“Right now, when I schedule pre-trial settlement conferences, I’ll often have the parties come into the room, and I’ll ask them, ‘Have you talked to your opposing counsel about this?’ and they’ll say no. Before March of 2020, that would have been unheard of.”

He said this failure to connect contributes to moments when tempers flare and ultimately results in a lack of reasonable compromise, leading to needless motions or disputes.

“That diminished interpersonal contact has had a detrimental effect on our legal system in that it spurs litigiousness and diminishes the mutual respect that previously existed,” Donnelly said.

Where incivility thrives

The Illinois court system charges the Commission on Professionalism with raising awareness and conducting training on civility issues. The commission emerged from a Special Supreme Court Committee on Civility created in November 2001, a time when “there was a growing perception that some members of the legal community had a diminished regard for civility and courtesy and were increasingly deploying scorched earth legal tactics,” Harold said. Of particular concern “was the sense that much of the incivility was rooted in gender and racial bias.”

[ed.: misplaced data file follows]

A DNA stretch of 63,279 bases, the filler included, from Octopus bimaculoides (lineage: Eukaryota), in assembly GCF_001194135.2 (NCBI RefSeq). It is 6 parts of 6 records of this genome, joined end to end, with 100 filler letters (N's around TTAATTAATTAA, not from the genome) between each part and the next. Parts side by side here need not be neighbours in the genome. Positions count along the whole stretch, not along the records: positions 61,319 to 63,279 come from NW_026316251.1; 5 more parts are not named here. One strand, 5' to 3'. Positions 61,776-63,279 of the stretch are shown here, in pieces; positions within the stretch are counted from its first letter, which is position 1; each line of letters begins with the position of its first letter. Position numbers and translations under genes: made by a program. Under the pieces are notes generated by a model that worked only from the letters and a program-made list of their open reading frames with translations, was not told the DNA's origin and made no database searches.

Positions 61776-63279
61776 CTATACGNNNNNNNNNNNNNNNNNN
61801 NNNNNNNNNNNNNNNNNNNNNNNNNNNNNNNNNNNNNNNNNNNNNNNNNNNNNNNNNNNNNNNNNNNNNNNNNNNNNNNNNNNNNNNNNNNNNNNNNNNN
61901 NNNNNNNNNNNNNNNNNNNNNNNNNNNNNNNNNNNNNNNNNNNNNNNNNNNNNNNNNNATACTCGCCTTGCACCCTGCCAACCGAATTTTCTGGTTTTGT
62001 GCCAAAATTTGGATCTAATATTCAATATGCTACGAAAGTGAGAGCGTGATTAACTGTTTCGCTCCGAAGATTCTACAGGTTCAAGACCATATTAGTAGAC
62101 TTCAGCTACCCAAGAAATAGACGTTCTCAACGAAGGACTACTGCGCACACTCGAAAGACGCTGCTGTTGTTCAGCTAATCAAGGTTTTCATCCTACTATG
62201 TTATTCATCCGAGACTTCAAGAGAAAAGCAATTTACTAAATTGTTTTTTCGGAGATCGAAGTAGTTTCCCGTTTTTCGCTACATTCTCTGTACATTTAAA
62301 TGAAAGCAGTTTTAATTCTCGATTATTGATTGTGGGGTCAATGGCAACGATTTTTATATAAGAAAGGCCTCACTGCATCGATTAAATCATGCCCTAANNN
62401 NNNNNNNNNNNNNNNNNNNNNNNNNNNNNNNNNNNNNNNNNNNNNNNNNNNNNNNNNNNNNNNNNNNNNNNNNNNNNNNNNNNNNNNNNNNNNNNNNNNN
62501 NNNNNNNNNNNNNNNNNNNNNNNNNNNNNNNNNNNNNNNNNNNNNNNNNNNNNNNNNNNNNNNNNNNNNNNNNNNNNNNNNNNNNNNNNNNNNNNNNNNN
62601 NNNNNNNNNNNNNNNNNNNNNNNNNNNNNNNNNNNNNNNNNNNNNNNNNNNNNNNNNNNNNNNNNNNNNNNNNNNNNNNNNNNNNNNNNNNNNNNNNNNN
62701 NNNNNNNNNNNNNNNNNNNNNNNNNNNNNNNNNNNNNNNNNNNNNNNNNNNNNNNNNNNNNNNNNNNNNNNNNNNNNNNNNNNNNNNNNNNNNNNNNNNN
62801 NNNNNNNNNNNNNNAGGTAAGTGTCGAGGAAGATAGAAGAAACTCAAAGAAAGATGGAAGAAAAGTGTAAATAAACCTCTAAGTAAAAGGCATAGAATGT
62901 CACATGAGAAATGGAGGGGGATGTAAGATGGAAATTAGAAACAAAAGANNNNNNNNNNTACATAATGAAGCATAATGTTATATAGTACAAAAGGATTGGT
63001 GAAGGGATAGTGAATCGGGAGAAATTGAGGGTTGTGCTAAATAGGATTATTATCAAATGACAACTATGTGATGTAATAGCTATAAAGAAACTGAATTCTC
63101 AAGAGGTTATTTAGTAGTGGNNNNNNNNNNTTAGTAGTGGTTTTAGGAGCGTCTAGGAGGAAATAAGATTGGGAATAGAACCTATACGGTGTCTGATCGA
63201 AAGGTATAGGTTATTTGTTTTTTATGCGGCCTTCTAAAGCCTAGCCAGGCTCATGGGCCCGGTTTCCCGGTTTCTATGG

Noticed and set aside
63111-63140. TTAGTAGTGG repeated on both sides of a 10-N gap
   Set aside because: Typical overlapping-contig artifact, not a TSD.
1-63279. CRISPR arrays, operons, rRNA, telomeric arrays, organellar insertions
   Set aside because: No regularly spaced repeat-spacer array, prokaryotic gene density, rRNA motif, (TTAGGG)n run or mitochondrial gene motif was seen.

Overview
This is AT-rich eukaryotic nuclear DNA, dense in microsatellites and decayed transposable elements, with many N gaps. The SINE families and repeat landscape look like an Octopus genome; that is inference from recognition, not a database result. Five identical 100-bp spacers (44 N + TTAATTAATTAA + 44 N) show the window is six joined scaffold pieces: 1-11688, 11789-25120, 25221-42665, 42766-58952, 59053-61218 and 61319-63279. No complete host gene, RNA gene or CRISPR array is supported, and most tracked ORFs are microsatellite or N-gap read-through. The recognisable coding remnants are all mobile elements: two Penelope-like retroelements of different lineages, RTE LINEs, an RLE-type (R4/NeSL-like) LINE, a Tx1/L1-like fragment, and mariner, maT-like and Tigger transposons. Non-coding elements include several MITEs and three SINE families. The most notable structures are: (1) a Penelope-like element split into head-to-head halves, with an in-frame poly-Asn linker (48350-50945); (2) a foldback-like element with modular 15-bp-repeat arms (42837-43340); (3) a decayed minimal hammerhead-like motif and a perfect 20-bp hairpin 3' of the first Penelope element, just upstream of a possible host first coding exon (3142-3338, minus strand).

That remains the case, according to the commission’s research. In its 2021 survey, instances of incivility tied to race, age and sex grew significantly from 2014. The number of attorneys who experienced incivility related to racially insensitive comments rose to 6.5% in 2021 from 1.6%. Respondents who experienced sexist comments increased to 12.3% in 2021 from 2.8%.

Harold herself recalled an incident when a firm where she worked hosted a business development event with a financial institution. An arriving executive assumed Harold was an assistant and “shoved papers in my hands, brusquely stating that he needed copies made before the presentation began,” she said.

“Had this executive spoken to an assistant in that manner, his behavior and tone would have been equally unprofessional,” she said. “But I was struck by the fact that when he saw me, he didn’t see an attorney with whom to network or who to consider giving business; he saw an assistant who needed to make copies.”

Harold was later introduced to the executive as a Harvard-trained litigator, and she “could see the embarrassment on that executive’s face. It would be my hope that after that experience, this executive would learn to treat everyone — both lawyers and staff alike — with respect. And I hope he wouldn’t make snap judgments regarding what a lawyer looks like.”